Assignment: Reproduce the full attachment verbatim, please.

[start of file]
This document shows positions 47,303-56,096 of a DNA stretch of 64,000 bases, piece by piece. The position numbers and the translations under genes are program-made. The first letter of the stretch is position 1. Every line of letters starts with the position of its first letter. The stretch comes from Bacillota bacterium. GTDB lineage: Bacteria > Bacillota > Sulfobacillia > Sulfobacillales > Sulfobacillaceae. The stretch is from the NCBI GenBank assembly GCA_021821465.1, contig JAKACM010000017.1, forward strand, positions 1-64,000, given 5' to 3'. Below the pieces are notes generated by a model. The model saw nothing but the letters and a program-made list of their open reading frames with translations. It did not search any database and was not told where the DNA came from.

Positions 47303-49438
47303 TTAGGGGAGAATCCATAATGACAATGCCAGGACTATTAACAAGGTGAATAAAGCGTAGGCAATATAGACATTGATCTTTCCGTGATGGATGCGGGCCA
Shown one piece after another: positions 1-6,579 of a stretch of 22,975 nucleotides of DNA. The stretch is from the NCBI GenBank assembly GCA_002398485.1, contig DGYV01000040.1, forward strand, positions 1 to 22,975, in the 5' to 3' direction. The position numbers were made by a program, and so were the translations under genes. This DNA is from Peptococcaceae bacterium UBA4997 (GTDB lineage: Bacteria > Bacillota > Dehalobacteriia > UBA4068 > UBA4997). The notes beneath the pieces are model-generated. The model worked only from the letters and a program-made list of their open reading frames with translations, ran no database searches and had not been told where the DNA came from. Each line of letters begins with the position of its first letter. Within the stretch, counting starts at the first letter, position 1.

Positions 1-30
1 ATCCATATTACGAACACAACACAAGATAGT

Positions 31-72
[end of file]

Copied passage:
This document shows positions 47,303-56,096 of a DNA stretch of 64,000 bases, piece by piece. The position numbers and the translations under genes are program-made. The first letter of the stretch is position 1. Every line of letters starts with the position of its first letter. The stretch comes from Bacillota bacterium. GTDB lineage: Bacteria > Bacillota > Sulfobacillia > Sulfobacillales > Sulfobacillaceae. The stretch is from the NCBI GenBank assembly GCA_021821465.1, contig JAKACM010000017.1, forward strand, positions 1-64,000, given 5' to 3'. Below the pieces are notes generated by a model. The model saw nothing but the letters and a program-made list of their open reading frames with translations. It did not search any database and was not told where the DNA came from.

Positions 47303-49438
47303 TTAGGGGAGAATCCATAATGACAATGCCAGGACTATTAACAAGGTGAATAAAGCGTAGGCAATATAGACATTGATCTTTCCGTGATGGATGCGGGCCA
Shown one piece after another: positions 1-6,579 of a stretch of 22,975 nucleotides of DNA. The stretch is from the NCBI GenBank assembly GCA_002398485.1, contig DGYV01000040.1, forward strand, positions 1 to 22,975, in the 5' to 3' direction. The position numbers were made by a program, and so were the translations under genes. This DNA is from Peptococcaceae bacterium UBA4997 (GTDB lineage: Bacteria > Bacillota > Dehalobacteriia > UBA4068 > UBA4997). The notes beneath the pieces are model-generated. The model worked only from the letters and a program-made list of their open reading frames with translations, ran no database searches and had not been told where the DNA came from. Each line of letters begins with the position of its first letter. Within the stretch, counting starts at the first letter, position 1.

Positions 1-30
1 ATCCATATTACGAACACAACACAAGATAGT

Positions 31-72